Let’s take this idea about “natural” sex to its logical conclusion. That would also mean going without most methods of birth control, protection from sexually transmitted infections or reproductive health care. Heck, it would mean not using the Internet to ask me this question in the first place. I think it’s reasonable to presume, then, that if and when a vagina is not lubricated enough, or at all, then one could conclude that the “natural” thing is for vaginal entry to just be uncomfortable or painful. And that maybe then, it’s “natural” for some kinds of sex you want to engage in for the sake of pleasure not to be pleasurable at all.
And I just don’t buy that way of thinking.
It is normal for women to sometimes not be wet enough for comfort and pleasure throughout all of a sexual endeavor; and for some women, it’s normal all or most of the time. We do have glands which produce vaginal lubrication when we are aroused, but how much we produce tends to depend on a lot of different factors: Not only does lubrication vary from woman to woman, but we won’t always produce the same amount every day, every year, every decade, in every relationship or in every sexual situation. How lubricated we are also is related to our fertility cycle and the chemical changes in our bodies: When we’re most fertile, our cervical mucus is very thin, fluid and slippery. During pregnancy, women often have increased amounts of vaginal discharge.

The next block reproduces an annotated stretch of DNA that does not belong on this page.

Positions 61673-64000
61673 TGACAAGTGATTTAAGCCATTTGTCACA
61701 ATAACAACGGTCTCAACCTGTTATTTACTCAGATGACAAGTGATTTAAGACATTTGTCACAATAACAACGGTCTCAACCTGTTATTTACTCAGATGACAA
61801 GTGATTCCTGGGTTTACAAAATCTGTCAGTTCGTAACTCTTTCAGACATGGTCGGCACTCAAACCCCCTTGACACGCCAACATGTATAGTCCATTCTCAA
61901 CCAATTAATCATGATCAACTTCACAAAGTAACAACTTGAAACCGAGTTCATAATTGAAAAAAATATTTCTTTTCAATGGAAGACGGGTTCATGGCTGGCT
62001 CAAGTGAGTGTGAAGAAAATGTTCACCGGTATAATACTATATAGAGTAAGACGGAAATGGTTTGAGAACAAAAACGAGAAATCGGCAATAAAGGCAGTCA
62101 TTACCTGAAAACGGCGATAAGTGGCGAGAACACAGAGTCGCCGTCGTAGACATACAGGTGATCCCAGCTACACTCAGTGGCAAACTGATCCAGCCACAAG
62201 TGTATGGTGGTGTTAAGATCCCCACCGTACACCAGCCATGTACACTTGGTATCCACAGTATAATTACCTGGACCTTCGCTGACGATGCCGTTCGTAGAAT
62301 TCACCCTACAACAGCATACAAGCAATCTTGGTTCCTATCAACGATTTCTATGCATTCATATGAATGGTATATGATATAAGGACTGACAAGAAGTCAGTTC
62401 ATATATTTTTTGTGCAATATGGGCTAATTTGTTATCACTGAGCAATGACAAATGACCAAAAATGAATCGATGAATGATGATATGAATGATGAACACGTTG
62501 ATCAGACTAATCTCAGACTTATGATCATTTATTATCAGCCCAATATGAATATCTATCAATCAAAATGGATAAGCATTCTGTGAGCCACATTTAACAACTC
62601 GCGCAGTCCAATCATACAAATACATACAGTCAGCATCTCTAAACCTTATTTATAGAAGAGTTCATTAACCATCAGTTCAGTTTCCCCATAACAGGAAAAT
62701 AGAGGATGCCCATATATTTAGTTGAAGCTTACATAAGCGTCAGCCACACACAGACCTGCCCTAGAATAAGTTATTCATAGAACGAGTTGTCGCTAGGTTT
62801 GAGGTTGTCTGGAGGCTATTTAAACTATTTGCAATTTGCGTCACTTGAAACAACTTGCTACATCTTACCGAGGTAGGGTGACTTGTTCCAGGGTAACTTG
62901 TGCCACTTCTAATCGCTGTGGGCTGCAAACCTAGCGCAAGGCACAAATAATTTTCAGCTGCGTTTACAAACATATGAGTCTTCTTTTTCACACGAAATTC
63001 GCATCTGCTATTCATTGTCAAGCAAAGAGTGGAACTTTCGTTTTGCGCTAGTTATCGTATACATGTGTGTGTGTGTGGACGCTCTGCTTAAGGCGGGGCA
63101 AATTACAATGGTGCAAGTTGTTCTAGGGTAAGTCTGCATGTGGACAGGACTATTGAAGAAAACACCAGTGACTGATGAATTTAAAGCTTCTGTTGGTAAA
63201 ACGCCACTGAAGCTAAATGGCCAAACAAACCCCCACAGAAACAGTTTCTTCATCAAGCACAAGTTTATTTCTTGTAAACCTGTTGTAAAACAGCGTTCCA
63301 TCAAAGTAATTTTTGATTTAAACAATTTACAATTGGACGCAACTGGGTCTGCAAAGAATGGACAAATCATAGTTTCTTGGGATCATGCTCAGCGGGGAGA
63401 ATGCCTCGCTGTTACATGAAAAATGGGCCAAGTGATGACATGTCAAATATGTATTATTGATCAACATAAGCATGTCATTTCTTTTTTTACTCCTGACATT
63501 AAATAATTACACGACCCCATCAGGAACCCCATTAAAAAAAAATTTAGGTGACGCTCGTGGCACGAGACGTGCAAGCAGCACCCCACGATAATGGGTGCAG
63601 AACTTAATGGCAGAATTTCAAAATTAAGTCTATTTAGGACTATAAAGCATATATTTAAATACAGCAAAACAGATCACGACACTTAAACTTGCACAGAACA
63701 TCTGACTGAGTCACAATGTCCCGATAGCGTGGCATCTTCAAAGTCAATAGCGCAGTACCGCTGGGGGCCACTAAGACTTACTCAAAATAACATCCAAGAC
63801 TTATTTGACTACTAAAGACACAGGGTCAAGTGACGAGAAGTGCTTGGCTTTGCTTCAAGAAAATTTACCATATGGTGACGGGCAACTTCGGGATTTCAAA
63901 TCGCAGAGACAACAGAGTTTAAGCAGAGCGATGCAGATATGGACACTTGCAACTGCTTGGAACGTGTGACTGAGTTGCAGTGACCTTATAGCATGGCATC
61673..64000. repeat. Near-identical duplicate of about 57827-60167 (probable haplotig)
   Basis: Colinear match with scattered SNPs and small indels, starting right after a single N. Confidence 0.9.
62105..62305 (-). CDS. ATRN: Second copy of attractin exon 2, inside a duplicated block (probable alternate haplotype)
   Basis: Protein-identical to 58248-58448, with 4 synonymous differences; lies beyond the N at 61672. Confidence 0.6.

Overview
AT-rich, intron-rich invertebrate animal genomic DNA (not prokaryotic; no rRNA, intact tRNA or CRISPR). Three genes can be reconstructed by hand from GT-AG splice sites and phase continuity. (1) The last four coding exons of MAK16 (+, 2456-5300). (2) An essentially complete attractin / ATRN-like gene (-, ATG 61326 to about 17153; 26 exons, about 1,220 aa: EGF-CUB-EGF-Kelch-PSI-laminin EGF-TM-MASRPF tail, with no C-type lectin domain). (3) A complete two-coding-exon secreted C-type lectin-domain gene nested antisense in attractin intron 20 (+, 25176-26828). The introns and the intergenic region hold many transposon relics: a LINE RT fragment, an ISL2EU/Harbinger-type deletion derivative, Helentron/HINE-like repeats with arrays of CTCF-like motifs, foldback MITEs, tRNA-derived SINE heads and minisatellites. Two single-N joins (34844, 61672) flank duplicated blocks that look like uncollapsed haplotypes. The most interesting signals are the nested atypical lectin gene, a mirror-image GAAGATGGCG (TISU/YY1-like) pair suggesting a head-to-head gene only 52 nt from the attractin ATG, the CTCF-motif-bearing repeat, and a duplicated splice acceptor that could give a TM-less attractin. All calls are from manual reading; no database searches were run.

Vaginal dryness can also occur for other common reasons, including: medications (such as contraceptives, antidepressants or allergy medicine); smoking; health issues (like diabetes, hysterectomy, pregnancy, yeast or bacterial infections, sexually transmitted infections or allergies); dehydration; cancer treatments; low or decreased libido; not having sex as often as you’re used to; menopause or perimenopause; stress, fatigue, depression or anxiety; and chemical sensitivities to things like detergents.